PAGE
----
I'm a little ahead on part of my reading schedule, so I'm taking the opportunity to go off the list for a few days with Chaim Potok's The Book of Lights. A friend saw me reading this book at the food court today, and when he asked me what it was about, I didn't know just what to say at first. After a few moments of hesitation, I said, "It's about a Jewish man who gets ordained as a Rabbi in the 1950s and then goes to Korea as an army chaplain." But that's just a plot.
If I had decided to give a longer and different answer, I could have said the book was about life, death, light, darkness, mysticism, physics, regrets, visions, time, fire, language, sex, sight, vehicles, food, scholarship, disease, travel, and religion -- in short, pretty near everything. Most of these topics take on symbolic meaning early on, a meaning that resonates each time the subject arises later, even in mundane situations. In the first few pages we learn that young Gershon's uncle stokes the furnace in their Brooklyn apartment building, feeding the fire intended to keep the residents warm. The uncle becomes ill, though, from breathing the coal dust, so fire in this book quickly becomes a two-edged flaming sword, bringing both warmth and destruction. Gershon often hears fire engines and knows that people are losing their homes. The army provides fire to Gershon in his Quonset hut in Korea, bringing warmth against the winter cold and light for reading; but it has also used fire, as Potok reminds us, to destroy buildings and human lives in Tokyo.
Elevators provide another example. The reader first encounters an elevator in the seminary. It moves slowly and unpredictably at first and eventually breaks down, but these malfunctions don't disrupt the discussions of mysterious Kaballah passages. The broken elevator, in fact, seems entirely appropriate for a school more interested in mysticism than in modern technology. Potok tells us, though, that the elevators run perfectly smoothly in the all-too-worldly luxury hotel that appears later in the novel. The associations clearly established, every ostensibly casual mention of an elevator's functionality from then on (far too frequent not to be intentional) tells us something important about the worldview of the institution it serves.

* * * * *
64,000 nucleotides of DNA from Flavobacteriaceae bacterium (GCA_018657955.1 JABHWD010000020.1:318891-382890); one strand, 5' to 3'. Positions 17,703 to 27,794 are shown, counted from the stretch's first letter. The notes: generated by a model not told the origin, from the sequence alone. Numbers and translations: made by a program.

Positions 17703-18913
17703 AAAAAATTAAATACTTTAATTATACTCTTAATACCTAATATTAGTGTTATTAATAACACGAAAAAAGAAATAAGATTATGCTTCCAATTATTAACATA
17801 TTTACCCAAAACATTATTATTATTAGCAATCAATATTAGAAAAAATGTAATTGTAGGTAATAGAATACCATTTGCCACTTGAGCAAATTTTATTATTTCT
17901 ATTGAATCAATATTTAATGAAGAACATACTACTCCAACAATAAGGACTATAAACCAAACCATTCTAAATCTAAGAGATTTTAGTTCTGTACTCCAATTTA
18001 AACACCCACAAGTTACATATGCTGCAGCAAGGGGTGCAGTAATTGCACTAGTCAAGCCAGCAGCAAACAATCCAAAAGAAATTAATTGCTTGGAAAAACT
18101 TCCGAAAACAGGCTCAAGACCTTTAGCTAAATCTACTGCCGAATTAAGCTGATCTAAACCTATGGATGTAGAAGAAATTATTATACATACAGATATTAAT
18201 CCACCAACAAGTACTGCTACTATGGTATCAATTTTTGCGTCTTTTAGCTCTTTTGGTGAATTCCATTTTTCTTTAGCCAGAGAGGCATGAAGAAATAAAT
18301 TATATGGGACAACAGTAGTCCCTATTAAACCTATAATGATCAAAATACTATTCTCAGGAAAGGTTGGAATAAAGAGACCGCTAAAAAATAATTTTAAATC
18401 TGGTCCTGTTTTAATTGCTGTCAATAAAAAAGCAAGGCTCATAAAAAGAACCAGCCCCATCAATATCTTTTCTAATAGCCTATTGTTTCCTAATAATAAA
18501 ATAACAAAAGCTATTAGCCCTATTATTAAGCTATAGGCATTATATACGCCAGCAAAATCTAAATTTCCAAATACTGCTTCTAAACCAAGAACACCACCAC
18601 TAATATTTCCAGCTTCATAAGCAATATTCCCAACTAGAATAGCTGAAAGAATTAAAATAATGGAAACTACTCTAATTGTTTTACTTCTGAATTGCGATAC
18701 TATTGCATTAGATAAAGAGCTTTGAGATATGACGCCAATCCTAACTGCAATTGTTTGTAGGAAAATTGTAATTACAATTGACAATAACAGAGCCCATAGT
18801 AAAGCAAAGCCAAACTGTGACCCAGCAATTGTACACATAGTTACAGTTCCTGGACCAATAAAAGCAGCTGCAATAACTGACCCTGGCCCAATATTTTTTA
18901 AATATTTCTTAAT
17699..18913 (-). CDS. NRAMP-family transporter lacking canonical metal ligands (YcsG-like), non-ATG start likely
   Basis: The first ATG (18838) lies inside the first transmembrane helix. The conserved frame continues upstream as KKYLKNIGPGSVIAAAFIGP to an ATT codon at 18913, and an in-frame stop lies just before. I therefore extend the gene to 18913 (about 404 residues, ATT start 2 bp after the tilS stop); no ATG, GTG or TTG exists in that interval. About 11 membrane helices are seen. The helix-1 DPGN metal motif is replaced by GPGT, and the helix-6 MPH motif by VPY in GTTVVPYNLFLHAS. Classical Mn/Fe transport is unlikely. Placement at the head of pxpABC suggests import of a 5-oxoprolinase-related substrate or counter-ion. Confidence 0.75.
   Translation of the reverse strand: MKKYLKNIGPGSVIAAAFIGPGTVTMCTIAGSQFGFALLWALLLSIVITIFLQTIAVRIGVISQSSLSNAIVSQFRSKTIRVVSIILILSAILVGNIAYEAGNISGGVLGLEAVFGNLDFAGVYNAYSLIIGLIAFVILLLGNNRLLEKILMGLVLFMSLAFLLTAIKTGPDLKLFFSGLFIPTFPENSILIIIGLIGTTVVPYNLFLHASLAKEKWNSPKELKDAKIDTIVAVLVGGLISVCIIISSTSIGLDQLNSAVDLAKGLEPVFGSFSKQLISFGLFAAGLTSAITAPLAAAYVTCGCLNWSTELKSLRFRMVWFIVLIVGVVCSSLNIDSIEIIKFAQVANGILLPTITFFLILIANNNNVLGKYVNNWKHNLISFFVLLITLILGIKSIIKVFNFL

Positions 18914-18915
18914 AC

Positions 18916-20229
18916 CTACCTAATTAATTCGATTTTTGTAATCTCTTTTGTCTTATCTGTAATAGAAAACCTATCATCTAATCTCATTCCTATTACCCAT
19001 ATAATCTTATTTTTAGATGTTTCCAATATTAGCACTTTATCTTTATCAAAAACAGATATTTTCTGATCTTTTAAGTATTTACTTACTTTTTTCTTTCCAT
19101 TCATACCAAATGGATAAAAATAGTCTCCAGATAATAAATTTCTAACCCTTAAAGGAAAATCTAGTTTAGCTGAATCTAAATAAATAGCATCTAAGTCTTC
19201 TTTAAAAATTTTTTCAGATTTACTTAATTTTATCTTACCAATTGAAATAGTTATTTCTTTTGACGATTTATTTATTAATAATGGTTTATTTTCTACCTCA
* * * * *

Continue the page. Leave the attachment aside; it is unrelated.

All the topics weave in and out of the story continually like colored threads in a tapestry, meeting up and crossing each other seemingly in every possible combination. Scholarship-mysticism: Gershon studies books of Kaballah. Language-regrets: Gershon's uncle, bitter about the disappearance of his son in World War II, can no longer muster full sentences and speaks only in disconnected two-word phrases. Physics-scholarship: Einstein plays a part in the story. The atomic bomb his theories make possible adds another combination, explicitly called once the "death-light." Light-time-travel: the Americans experiencing jet lag from their flights to Korea get days and nights confused. Death-vehicles: Gershon sees a fatal accident caused by a runaway horse. Food-religion-disease: Gershon, attempting to stay Kosher in Korea, loses weight dangerously for lack of nutrition. Darkness-visions-travel-regrets: among the many voices Gershon hears is the voice of chaos challenging him to quit running from questions that can't be answered. Light-scholarship-sight-fire-travel: this voice tells Gershon that the brilliance of the great Jewish scholars of the twentieth century has blinded their successors, made ashes of all the great ideas, and sent the bereaved scholars running around the world seeking truth.
With all the combinations and slow accretions of connotation, the texture of the book eventually suggests that everything points to everything else, that all is connected. Which of course it is. At one point, Gershon's friend Arthur says, "God, he put together everything--matter, energy, space, time." Since Arthur believes he is talking about Einstein, he uses that first word as an interjection. But if we take the word as an appositive identifier of the pronoun "he"--reading the line with a kind of irony found often in C. S. Lewis and Flannery O'Connor, an irony probably partly inspired by John 11:49-52--we find Arthur unwittingly praising the Creator.
Potok, made in that Creator's image, puts everything together in his own artistic fashion. The themes run together like melodic lines in a fugue, always in motion yet always coordinated. Surely it's no accident that Gershon's favorite composer is the master of complex counterpoint, the very Christian J. S. Bach.